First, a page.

A-League News: Move Over Robbie Fowler Here Comes Alvaro Recoba

sayonara sammyCorrespondent IMay 1, 2009

CASTELLO DE LA PLANA, SPAIN - APRIL 04: Alvaro Recoba of Inter Milan in action during the UEFA Champions League Quarter Final Second Leg match between Villarreal and Inter Milan at the Madrigal stadium on April 4, 2006 in Castello de la Plana, Spain  (Photo by Denis Doyle/Getty Images)

Australian newspapers today reported that storied Uruguayan international Alvaro Recoba was a target for last season’s A-league cellar dwellers Perth Glory.

If the deal goes through Recoba—the man who said before Uruguay's defeat at the hands (or is that feet) of Australia in a World Cup playoff in 2005 "Uruguay has a divine right to play...[in the Finals]”—will become the latest 30-something great (some say former great) of the game plying his trade as a “Marquee Player” in the A-League.

But in the fifth season of Australia’s fledgling national competition is this as great a move as some make out?           

Since its inception, the A-League has enforced a strict salary cap. However, each team is allowed to sign one marquee player whose salary is not included under this cap. This is the system that allowed the likes of Dwight Yorke, Juninho, John Aloisi, and, from next season, Robbie Fowler, to come to the A-League party.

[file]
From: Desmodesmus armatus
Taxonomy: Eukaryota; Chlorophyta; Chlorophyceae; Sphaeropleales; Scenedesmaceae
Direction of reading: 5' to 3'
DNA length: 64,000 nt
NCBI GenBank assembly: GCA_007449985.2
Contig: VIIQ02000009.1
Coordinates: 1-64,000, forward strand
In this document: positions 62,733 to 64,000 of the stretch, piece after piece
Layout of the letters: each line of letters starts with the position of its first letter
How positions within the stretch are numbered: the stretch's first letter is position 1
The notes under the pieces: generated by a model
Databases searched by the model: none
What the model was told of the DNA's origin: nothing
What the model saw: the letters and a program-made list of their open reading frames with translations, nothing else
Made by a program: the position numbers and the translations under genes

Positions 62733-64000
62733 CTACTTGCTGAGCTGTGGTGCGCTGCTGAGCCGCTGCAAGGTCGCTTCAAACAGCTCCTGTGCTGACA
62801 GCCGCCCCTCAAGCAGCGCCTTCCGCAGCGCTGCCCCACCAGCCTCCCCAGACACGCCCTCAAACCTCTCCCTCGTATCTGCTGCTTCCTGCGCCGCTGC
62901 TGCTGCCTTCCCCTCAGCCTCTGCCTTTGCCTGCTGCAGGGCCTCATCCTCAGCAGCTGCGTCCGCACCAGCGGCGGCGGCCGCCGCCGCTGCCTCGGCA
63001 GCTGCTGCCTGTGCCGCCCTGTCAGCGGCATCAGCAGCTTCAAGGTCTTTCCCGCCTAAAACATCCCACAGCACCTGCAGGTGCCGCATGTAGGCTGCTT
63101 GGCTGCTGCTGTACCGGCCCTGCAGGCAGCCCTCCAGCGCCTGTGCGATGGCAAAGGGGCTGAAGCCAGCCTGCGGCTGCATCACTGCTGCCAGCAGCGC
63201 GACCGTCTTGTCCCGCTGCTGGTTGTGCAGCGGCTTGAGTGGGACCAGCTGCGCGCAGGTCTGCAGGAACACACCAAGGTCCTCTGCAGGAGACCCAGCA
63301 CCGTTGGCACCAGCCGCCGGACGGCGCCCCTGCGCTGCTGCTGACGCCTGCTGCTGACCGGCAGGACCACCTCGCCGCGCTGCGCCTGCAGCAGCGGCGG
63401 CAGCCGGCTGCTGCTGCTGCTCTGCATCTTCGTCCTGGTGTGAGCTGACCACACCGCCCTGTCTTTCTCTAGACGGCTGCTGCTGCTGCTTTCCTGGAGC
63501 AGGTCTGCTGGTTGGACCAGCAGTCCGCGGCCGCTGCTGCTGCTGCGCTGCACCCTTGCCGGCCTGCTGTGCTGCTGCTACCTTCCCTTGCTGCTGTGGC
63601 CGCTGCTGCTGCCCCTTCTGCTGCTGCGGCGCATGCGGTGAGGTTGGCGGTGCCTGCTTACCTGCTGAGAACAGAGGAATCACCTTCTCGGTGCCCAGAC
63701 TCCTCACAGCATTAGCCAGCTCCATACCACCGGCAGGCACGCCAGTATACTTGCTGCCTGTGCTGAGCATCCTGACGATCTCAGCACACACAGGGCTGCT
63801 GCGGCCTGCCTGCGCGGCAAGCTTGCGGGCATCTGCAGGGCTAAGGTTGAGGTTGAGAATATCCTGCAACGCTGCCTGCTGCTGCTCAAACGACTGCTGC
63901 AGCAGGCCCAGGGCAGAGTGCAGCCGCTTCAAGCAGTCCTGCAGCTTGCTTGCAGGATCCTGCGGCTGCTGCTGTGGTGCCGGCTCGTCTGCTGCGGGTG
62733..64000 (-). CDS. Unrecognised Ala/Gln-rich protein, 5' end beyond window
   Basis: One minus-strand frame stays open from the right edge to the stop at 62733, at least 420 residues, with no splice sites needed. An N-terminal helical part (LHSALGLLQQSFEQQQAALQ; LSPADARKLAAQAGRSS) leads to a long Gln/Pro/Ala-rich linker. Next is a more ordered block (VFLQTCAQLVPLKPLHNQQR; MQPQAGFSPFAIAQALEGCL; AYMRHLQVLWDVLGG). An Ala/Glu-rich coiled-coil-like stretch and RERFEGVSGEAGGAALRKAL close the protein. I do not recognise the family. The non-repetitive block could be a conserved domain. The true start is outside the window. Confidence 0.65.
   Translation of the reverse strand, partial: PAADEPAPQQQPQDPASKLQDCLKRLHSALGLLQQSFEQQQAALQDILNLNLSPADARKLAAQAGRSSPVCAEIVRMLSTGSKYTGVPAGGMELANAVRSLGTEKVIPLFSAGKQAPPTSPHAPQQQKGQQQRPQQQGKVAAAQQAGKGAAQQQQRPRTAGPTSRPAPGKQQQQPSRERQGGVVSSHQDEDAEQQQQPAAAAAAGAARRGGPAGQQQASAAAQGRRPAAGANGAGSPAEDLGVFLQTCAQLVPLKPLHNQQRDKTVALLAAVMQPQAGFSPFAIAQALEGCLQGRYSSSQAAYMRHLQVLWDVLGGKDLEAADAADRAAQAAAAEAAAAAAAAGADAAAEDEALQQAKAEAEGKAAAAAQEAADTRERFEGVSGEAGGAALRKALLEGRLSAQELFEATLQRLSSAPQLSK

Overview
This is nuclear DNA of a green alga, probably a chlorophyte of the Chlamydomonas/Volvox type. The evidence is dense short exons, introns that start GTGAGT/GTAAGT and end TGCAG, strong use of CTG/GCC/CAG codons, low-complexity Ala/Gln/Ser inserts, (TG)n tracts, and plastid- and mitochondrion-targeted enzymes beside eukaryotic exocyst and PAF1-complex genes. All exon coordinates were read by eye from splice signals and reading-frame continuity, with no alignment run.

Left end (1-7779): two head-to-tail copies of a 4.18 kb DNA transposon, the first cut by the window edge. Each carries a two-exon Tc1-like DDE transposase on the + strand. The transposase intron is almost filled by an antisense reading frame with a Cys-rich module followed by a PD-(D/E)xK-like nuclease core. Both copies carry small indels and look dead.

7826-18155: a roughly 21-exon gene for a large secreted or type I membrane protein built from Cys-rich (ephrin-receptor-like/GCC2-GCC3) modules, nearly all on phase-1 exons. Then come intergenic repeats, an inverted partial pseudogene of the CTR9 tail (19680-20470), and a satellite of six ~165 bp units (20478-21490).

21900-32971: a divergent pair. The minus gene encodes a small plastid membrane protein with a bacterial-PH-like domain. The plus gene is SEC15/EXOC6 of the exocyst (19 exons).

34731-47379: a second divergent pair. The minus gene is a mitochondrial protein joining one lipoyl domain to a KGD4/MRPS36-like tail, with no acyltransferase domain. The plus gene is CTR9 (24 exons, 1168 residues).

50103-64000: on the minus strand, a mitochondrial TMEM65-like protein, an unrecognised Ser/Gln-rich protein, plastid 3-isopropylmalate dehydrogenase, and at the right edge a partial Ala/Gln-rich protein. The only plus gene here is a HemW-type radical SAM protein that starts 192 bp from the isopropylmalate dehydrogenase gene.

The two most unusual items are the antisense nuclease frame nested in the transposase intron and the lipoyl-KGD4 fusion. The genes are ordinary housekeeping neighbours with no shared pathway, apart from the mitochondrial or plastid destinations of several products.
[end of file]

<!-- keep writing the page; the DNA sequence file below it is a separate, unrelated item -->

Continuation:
It’s also allowed some lesser-known but talented Australian players such as Archie Thompson, Joel Griffiths, Ned Zelic, Craig Moore and Tony Vidmar to ply their trade at home.

But it’s also the policy that’s brought us the likes of a 38-year-old Brian Deane (who left Perth Glory after seven games because he couldn’t keep up), Romario’s embarrassing four-game stint at Adelaide United, Scot Gemmill’s uninspiring tenure with the now defunct New Zealand Knights and an overweight and unfit Mario Jardel making a laughing stock of himself at Newcastle Jets.

Obviously, as the A-League is tiny by international standards, we could never hope to grab a superstar at his peak, but there was a hope that the money on offer, combined with the Australian lifestyle, would pull in some players near the end of their career who still had the skill and flair to light up the occasional game (as well as a well-known name that the marketing guys could throw about, of course).

Now don’t get me wrong, I loved watching Yorke, Juninho and even Deane (although that was because he was so bad it was entertaining). And yes, the prospect of watching North Queensland, with Robbie Fowler up-front, take on a Recoba-led Perth Glory side has many A-league supporters including myself salivating.

However, I can’t help but be filled with dread looking at Fowler’s ample waistline and Recoba’s recent form which has been far from stellar.

All the hype surrounding these two reminds me of the media smoke blowing a few years about Jardel and, gulp, Brian Deane. But hey, Charlie Miller proved last year, winning the best foreign player gong, that you can be a lard-arse and still have good touch.

So football fans, what do you think of the marquee player, or designated player system? Does this rule allow a small league to attract big international names? Or does it pay over inflated salaries to has-beens and declining stars of yesteryear while keeping young local talent out?